The specific actions to take with respect to no-match letters and the appropriate timeline of events depend on the particular situation and facts. If the discrepancy is caused by an error in input, it can likely be resolved either through correcting internal employer records or correcting the records in the SSA’s database. Further action may be required when the discrepancy cannot be resolved and a review of the relevant Forms I-9 may be appropriate in certain scenarios. If an employee admits to the employer that he or she is not work authorized or has used a false identity in the past, additional and prompt steps will be required to reduce the employer’s exposure to IRCA liability. Any actions taken by an employer in response to a no-match letter must be taken in a manner that does not constitute prohibited discrimination.

What should employees consider if they are notified of a no-match letter listing their information?

Workers informed of a no-match should not panic as the discrepancy could be caused by an error in input. There are a number of reasons why reported names and social security numbers might not match SSA records, including typographical errors, unreported name changes, and inaccurate name order or hyphenation. Employees should follow directions by the employer and the SSA to correct any discrepancy and ensure correct reporting of their wages. Employees should keep in mind that a no-match is not necessarily a reflection of their immigration status and employers should not use the no-match letter alone to take adverse action against the employee.

What steps should employers take after completion of the no-match letter process?

Following completion of the no-match letter process, employers should undergo a preventative I-9 compliance self-audit in order to inspect I-9 records for errors and prepare for a potential enforcement inspection by ICE HSI. Such inspections have become very common in recent years and worksite compliance has become a critical part of any employer’s overall compliance strategy. HSI inspections have significantly increased in recent years. According to HSI, from July 16 to 20, 2018, HSI served 2,738 Notices of Inspection (NOI) and made 32 arrests. From January 29 to March 30, 2018, HSI served 2,540 NOIs and made 61 arrests. In Fiscal Year 2017, businesses were ordered to pay $97.6 million in judicial forfeitures, fines and restitution, and $7.8 million in civil fines, including one company whose financial penalties represented the largest payment ever levied in an immigration case. In Fiscal Year 2018, from October 1, 2017 through July 20, 2018, HSI opened 6,093 worksite investigations and made 675 criminal and 984 administrative worksite-related arrests, respectively. In Fiscal Year 2017 – October 2016 to September 2017 – HSI opened 1,716 worksite investigations; initiated 1,360 I-9 audits; and made 139 criminal arrests and 172 administrative arrests related to worksite enforcement.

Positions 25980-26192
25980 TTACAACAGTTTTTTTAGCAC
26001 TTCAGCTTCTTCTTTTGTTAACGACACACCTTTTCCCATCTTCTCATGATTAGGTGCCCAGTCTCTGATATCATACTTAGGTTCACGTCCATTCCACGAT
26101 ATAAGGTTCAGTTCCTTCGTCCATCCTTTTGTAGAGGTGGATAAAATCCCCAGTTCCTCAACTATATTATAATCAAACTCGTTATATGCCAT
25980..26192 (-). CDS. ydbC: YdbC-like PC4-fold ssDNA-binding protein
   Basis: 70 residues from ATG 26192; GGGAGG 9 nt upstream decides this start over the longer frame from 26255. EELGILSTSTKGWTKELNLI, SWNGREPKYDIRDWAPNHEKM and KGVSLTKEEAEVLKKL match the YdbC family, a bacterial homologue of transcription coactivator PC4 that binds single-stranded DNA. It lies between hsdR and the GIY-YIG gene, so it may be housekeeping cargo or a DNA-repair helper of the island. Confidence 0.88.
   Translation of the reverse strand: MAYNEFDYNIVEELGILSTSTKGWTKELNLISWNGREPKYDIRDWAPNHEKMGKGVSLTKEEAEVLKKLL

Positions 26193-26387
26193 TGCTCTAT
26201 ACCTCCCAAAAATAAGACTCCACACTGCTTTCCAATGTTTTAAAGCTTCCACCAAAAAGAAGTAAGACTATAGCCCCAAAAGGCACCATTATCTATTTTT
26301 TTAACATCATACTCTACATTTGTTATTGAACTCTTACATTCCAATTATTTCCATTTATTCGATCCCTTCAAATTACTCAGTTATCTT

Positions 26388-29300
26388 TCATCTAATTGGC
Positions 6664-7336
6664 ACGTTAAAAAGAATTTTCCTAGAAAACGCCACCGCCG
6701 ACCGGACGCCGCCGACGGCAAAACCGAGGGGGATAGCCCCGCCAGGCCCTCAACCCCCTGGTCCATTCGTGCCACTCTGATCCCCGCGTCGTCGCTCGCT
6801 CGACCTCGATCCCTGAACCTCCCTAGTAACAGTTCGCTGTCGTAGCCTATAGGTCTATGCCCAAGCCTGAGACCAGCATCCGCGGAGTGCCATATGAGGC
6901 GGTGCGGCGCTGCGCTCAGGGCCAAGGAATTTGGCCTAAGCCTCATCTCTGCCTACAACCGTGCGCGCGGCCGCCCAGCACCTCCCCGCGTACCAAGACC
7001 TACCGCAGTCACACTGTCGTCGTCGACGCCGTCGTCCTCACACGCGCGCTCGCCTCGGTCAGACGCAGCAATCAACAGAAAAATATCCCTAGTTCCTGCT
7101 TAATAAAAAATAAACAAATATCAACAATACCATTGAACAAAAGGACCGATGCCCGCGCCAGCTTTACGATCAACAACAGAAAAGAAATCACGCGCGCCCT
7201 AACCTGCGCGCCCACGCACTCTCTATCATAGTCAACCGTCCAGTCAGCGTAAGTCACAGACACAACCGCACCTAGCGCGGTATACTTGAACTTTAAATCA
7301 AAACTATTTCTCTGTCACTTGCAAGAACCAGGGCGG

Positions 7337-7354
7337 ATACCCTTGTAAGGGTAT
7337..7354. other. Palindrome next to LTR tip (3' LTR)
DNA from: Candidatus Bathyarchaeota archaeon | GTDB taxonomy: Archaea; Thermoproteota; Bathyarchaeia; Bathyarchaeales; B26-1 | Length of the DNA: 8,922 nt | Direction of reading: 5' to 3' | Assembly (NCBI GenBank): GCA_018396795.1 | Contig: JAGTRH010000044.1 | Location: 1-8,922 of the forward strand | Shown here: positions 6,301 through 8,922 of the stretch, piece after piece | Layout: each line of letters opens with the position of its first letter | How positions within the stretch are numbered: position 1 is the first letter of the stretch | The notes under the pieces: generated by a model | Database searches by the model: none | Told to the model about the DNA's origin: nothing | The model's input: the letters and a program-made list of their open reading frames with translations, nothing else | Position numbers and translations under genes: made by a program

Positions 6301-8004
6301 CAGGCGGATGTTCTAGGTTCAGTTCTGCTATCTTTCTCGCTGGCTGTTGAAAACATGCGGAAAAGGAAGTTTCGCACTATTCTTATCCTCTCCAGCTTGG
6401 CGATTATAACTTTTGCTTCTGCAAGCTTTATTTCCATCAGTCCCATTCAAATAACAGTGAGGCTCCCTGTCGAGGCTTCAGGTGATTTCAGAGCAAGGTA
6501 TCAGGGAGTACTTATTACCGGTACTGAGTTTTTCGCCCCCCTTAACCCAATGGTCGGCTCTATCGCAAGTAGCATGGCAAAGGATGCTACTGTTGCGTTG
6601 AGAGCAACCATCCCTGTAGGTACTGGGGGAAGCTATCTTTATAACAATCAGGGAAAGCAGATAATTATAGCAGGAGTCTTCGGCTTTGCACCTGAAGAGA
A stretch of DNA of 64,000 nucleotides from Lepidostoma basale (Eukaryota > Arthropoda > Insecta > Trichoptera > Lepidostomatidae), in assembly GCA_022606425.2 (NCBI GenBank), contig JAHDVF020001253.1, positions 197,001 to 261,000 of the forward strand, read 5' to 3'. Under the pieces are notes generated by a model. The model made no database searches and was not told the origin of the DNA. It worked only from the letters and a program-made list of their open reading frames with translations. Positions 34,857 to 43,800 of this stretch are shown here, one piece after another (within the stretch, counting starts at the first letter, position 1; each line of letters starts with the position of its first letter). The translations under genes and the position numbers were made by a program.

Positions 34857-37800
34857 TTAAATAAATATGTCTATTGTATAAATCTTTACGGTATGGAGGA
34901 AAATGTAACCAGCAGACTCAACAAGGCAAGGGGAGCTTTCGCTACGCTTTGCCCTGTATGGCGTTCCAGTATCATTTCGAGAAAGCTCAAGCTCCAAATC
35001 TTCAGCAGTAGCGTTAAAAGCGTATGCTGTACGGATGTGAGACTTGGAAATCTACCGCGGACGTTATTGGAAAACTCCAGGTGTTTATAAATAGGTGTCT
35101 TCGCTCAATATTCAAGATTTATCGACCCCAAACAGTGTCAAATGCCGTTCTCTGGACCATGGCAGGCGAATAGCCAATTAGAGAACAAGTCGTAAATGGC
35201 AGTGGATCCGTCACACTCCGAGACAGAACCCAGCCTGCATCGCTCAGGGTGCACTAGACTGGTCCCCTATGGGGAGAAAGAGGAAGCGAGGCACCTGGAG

The above statistics show a high number of government I-9 inspections over the past several years and employers from a variety of industries are being targeted.  Some industries are naturally subject to higher scrutiny from government agencies and are more prone to making errors in the I-9 verification process. For example, healthcare providers are not only subject to increased regulatory scrutiny, but they also often encounter unique and complex I-9 issues that could expose them to higher liability for violations, as they often hire casual, per diem or remote workers. The verification process for such workers could present challenges that require special attention and handling. Another example is the restaurant and hospitality industry, as it often suffers from a high turnover rate, increasing the possibility of I-9 paperwork errors.

Employers in receipt of no-match letters should timely contact experienced immigration counsel to analyze and assist with any potential IRCA exposure or related immigration issues.